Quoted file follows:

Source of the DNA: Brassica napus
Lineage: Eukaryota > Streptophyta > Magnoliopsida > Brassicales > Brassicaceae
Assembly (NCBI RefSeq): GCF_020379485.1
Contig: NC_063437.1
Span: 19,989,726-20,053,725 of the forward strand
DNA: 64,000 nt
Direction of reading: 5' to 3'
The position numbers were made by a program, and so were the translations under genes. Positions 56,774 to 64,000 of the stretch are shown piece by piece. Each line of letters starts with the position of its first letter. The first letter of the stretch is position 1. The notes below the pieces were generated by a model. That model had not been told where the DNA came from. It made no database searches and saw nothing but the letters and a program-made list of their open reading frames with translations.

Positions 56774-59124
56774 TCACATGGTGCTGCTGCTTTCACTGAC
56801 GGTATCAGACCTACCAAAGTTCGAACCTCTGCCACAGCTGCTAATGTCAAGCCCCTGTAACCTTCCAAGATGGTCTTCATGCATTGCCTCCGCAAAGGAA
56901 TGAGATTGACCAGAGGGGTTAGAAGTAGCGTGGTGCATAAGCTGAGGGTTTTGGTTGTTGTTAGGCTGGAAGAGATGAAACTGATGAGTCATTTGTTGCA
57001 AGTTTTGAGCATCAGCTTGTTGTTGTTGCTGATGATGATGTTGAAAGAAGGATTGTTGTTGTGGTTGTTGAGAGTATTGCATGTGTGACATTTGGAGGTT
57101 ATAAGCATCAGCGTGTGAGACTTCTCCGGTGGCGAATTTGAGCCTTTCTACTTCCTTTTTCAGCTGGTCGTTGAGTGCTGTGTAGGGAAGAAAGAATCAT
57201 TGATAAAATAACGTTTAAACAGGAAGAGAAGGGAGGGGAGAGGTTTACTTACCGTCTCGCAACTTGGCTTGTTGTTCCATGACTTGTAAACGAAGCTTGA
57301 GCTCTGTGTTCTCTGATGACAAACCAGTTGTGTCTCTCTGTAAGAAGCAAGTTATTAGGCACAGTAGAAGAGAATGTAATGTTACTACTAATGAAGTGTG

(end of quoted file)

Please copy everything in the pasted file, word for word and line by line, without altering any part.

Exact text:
Source of the DNA: Brassica napus
Lineage: Eukaryota > Streptophyta > Magnoliopsida > Brassicales > Brassicaceae
Assembly (NCBI RefSeq): GCF_020379485.1
Contig: NC_063437.1
Span: 19,989,726-20,053,725 of the forward strand
DNA: 64,000 nt
Direction of reading: 5' to 3'
The position numbers were made by a program, and so were the translations under genes. Positions 56,774 to 64,000 of the stretch are shown piece by piece. Each line of letters starts with the position of its first letter. The first letter of the stretch is position 1. The notes below the pieces were generated by a model. That model had not been told where the DNA came from. It made no database searches and saw nothing but the letters and a program-made list of their open reading frames with translations.

Positions 56774-59124
56774 TCACATGGTGCTGCTGCTTTCACTGAC
56801 GGTATCAGACCTACCAAAGTTCGAACCTCTGCCACAGCTGCTAATGTCAAGCCCCTGTAACCTTCCAAGATGGTCTTCATGCATTGCCTCCGCAAAGGAA
56901 TGAGATTGACCAGAGGGGTTAGAAGTAGCGTGGTGCATAAGCTGAGGGTTTTGGTTGTTGTTAGGCTGGAAGAGATGAAACTGATGAGTCATTTGTTGCA
57001 AGTTTTGAGCATCAGCTTGTTGTTGTTGCTGATGATGATGTTGAAAGAAGGATTGTTGTTGTGGTTGTTGAGAGTATTGCATGTGTGACATTTGGAGGTT
57101 ATAAGCATCAGCGTGTGAGACTTCTCCGGTGGCGAATTTGAGCCTTTCTACTTCCTTTTTCAGCTGGTCGTTGAGTGCTGTGTAGGGAAGAAAGAATCAT
57201 TGATAAAATAACGTTTAAACAGGAAGAGAAGGGAGGGGAGAGGTTTACTTACCGTCTCGCAACTTGGCTTGTTGTTCCATGACTTGTAAACGAAGCTTGA
57301 GCTCTGTGTTCTCTGATGACAAACCAGTTGTGTCTCTCTGTAAGAAGCAAGTTATTAGGCACAGTAGAAGAGAATGTAATGTTACTACTAATGAAGTGTG